IN THE MATTER OF M.W., Alleged to be Seriously Mentally Impaired, M.W., Appellant.
review from the Iowa Court of Appeals.
from the Iowa District Court for Johnson County, Christine
Boyer, Judicial Hospitalization Referee and Marsha Bergan,
District Court Judge.
patient involuntarily committed by a judicial hospitalization
referee's order appeals his commitment.
J. Miller, Attorney General, and Gretchen Witte Kraemer,
Assistant Attorney General, for appellant State.
E. Townsend, Coralville, for appellee.
State seeks further review following the court of appeals
decision vacating the judicial hospitalization referee's
involuntary hospitalization order. See Iowa Code ch.
229 (2015). The State challenges the court of appeals'
conclusion that it had jurisdiction to hear the appeal. We
vacate the decision of the court of appeals and dismiss the
appeal because neither the referee's order issued on
December 8, 2015, nor the district court's order issued
on December 9 are appealable as a matter of right pursuant to
Iowa Rules of Appellate Procedure 6.103.
Background Facts and Proceedings.
an adult who has a history of mental illness. Beginning in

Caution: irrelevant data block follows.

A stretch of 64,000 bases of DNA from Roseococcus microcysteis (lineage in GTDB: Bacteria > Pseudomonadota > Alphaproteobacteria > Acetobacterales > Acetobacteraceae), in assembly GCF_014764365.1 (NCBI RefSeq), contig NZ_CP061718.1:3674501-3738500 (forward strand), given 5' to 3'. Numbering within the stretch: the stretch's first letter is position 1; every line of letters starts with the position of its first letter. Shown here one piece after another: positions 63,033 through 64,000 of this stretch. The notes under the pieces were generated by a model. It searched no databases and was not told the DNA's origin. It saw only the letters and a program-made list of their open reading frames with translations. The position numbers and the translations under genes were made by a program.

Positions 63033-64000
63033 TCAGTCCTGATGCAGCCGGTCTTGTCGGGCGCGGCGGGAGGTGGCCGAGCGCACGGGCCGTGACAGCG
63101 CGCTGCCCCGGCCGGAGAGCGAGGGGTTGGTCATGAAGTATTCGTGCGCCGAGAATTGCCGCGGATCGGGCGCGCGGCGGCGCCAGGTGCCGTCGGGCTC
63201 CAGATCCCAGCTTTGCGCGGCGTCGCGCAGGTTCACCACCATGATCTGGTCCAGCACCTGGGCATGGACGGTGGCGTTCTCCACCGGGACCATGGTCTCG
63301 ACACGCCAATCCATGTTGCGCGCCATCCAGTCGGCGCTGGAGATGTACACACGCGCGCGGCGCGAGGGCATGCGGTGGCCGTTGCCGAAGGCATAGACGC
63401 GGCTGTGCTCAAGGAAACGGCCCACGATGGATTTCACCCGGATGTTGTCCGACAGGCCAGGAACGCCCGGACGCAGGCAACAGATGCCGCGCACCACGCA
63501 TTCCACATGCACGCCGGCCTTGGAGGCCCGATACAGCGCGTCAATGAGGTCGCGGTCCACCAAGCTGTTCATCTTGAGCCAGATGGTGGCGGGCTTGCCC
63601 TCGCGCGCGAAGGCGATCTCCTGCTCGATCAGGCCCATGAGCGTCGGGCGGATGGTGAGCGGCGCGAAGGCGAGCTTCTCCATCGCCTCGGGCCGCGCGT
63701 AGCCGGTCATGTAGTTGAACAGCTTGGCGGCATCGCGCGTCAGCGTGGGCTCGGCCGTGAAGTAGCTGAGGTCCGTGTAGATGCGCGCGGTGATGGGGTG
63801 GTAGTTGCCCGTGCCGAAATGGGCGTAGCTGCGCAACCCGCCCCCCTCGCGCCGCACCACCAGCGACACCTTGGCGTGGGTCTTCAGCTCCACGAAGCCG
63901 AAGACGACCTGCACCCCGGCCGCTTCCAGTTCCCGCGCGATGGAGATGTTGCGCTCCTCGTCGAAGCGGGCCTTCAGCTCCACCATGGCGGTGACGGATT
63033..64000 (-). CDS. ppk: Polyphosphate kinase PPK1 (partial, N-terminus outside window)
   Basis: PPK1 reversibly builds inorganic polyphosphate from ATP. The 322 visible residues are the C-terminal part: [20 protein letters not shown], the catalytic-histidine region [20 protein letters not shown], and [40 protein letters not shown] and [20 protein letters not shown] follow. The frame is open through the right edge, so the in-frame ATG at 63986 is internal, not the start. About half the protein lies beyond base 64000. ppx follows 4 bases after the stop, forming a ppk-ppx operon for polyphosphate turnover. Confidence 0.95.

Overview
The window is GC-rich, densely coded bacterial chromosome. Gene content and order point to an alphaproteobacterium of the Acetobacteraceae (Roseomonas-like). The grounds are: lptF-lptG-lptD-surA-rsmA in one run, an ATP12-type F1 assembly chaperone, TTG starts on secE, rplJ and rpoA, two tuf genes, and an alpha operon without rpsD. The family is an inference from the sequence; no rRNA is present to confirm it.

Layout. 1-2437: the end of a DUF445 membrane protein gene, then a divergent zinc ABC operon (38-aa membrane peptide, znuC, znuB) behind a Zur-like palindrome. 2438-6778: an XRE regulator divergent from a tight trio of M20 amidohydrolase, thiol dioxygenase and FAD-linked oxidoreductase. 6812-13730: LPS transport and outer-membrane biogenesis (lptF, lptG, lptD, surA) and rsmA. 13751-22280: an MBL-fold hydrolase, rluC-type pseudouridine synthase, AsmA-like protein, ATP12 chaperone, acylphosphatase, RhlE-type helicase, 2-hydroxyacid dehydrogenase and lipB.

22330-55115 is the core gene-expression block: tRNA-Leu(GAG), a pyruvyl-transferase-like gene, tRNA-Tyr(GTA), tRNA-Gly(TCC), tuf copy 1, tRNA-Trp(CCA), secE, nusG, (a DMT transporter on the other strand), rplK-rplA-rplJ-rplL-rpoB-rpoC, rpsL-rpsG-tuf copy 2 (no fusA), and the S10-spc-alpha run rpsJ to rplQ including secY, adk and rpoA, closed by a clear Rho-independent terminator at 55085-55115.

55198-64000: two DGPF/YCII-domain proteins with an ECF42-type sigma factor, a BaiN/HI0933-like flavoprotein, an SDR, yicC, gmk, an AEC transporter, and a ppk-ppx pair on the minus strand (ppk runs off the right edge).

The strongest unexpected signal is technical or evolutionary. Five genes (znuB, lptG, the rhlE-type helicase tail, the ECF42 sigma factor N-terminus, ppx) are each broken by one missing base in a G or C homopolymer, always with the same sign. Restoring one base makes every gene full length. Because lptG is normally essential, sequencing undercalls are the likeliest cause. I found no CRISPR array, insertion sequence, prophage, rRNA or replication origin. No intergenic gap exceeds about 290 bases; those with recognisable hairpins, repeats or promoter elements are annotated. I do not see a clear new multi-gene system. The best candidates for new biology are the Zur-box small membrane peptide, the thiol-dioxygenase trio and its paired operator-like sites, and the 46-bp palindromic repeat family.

July 2014, M.W.'s guardian had him hospitalized for over
a year at the University of Iowa Hospitals and Clinics
(UIHC). In 2015, M.W.'s guardian placed him in Chatham
Oaks, an Iowa City residential care facility. On December 4,
M.W. attempted to return to the UIHC by walking approximately
three miles through freezing temperatures while dressed
unsuitably for the weather. After arriving at the UIHC, M.W.
refused medications. A doctor at the UIHC, who was familiar
with M.W. from the previous hospitalization, began
involuntary commitment proceedings in order to compel
court scheduled a hearing for December 8. M.W. was served
with a notice for the hearing but his guardian was not. The
hearing was held on December 8. M.W.'s attorney moved to
continue the hearing because the guardian had not been
notified and was not present. The judicial hospitalization
referee denied the motion, found M.W. was seriously mentally
impaired, and ordered M.W. committed to the UIHC.
attorney appealed to the district court from the denial of
his motion to continue. On December 9, the district court
held a brief hearing on the appeal and issued a ruling that
same day. The district court determined that the referee did
not abuse her discretion in denying M.W.'s motion to
continue and declined to remand the case to the referee for
another hearing. The district court further concluded Iowa
Code chapter 229 does not require a guardian be served with a
notice before the hearing, explaining such a notice would be
contrary to the purpose of the time requirement in chapter
229 and delay a respondent's return to either liberty or
essential mental health treatment. Finally, the court noted
M.W. had the right to challenge the ruling, as well as all of
the other rulings of the referee at a de novo hearing on the
record before the district court. Accordingly, the district